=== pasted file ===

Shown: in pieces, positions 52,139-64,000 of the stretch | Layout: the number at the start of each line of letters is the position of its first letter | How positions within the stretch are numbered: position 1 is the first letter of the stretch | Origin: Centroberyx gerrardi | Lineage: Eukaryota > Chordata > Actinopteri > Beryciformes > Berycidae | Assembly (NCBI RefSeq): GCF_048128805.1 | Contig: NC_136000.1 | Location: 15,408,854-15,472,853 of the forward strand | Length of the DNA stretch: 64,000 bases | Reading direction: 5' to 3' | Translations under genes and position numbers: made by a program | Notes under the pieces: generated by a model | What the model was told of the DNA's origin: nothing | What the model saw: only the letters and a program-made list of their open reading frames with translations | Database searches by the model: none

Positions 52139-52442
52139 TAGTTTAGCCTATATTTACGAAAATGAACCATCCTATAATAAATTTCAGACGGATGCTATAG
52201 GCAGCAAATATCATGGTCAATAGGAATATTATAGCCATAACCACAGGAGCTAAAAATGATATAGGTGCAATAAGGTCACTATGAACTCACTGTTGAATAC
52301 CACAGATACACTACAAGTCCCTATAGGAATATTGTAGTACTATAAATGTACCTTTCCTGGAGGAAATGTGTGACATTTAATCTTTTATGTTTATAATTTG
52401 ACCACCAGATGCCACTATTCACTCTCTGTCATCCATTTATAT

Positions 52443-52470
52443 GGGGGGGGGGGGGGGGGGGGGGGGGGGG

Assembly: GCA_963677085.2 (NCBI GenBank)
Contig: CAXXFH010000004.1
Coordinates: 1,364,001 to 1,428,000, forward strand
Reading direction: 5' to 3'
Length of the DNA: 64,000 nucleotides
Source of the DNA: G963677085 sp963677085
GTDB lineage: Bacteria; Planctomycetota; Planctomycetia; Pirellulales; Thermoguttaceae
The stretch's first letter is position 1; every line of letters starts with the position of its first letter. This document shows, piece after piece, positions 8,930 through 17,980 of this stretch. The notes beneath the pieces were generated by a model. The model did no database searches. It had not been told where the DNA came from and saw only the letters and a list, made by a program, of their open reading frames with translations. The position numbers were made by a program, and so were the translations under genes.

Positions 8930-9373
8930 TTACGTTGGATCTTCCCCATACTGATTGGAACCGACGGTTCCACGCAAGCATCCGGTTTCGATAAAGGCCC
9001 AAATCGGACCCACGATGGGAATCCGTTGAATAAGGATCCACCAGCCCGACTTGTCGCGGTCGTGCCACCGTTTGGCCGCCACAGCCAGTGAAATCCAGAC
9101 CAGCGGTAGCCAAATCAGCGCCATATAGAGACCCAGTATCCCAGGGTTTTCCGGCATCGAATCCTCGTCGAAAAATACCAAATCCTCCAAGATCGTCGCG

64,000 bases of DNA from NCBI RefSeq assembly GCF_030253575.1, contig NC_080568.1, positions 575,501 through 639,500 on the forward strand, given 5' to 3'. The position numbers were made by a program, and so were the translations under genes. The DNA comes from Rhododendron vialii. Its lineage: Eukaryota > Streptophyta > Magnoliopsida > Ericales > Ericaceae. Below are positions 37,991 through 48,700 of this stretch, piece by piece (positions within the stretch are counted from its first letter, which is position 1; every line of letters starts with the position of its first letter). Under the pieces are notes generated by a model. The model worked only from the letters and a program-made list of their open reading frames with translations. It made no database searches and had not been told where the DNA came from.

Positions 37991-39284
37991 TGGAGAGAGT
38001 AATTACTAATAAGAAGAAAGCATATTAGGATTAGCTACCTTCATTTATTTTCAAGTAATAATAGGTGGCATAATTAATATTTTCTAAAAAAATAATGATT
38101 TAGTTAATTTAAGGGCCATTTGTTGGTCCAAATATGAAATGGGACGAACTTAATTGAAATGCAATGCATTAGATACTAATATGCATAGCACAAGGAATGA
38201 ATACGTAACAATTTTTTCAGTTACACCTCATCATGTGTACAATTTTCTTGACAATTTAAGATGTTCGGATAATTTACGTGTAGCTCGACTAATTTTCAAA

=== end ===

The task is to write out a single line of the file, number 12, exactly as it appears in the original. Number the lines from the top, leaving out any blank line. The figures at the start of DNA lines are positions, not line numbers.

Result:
Reading direction: 5' to 3'